DUBLIN (Reuters) - The former Anglo Irish Bank CEO, who was sentenced this month to six years in jail, pleaded guilty on Friday to separate charges relating to the bank’s collapse, national broadcaster RTE reported.
David Drumm was charged with offering unlawful loans to 10 bank clients in 2008 to enable them to buy shares in the lender and boost its falling stock price. He will be sentenced on July 9, RTE said.
Drumm’s lawyer was not immediately available to comment.
Last week, Drumm started his six-year jail sentence for conspiring to defraud depositors and investors and for false accounting, the longest prison term in Ireland arising from a banking crash that led to the euro zone’s most costly state rescue.
Drumm’s sentencing next month for the separate charges will bring an end to nine years of criminal investigations into Anglo Irish, which accounted for almost half of the 64 billion euros ($74.49 billion) taxpayers had to stump up to save Ireland’s banks. The state will only recover a small fraction of the Anglo bill as it completes its wind down.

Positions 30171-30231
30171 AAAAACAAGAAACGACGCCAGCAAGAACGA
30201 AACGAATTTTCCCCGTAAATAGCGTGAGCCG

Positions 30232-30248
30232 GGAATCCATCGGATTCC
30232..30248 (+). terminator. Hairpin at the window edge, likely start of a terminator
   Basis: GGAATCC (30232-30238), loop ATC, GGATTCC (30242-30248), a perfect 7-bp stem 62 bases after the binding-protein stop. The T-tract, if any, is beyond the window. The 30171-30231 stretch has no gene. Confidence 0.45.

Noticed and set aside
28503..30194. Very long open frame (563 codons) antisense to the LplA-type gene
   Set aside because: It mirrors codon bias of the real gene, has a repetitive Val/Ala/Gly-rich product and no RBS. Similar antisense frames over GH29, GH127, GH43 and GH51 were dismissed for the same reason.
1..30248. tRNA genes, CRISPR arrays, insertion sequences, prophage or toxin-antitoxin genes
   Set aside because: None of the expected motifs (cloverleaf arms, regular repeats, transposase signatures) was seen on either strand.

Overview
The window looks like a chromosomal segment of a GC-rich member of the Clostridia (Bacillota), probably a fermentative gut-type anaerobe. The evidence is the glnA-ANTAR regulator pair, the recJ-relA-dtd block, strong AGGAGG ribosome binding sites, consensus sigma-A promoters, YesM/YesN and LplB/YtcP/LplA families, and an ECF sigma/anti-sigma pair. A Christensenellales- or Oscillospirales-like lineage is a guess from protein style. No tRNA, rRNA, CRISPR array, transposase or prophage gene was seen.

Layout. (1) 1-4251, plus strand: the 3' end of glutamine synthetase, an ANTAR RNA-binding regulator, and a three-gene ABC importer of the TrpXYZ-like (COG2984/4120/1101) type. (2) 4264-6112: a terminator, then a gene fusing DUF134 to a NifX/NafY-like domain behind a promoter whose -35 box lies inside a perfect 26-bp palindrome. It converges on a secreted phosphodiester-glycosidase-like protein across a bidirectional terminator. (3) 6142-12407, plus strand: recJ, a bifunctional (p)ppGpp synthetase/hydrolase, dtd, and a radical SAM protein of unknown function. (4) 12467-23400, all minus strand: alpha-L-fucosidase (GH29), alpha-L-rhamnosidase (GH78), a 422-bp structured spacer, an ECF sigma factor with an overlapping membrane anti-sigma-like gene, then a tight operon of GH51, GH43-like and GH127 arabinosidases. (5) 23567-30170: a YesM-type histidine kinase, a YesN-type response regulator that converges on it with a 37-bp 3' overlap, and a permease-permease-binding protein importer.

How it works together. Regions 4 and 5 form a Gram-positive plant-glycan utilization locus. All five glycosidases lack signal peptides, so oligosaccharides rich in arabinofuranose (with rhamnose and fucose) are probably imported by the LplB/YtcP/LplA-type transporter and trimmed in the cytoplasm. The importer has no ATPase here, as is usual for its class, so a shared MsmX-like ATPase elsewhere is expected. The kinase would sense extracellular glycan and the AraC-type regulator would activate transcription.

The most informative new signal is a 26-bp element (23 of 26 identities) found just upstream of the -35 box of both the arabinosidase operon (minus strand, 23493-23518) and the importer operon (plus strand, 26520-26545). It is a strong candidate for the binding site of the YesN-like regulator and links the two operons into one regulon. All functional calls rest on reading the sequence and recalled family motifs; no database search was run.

Two other senior Anglo executives were found guilty on the same charges in 2014 but were sentenced to perform community service when a judge ruled they were “led into error and illegality” by the Irish regulator.
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Reporting by Padraic Halpin. Editing by Jane Merriman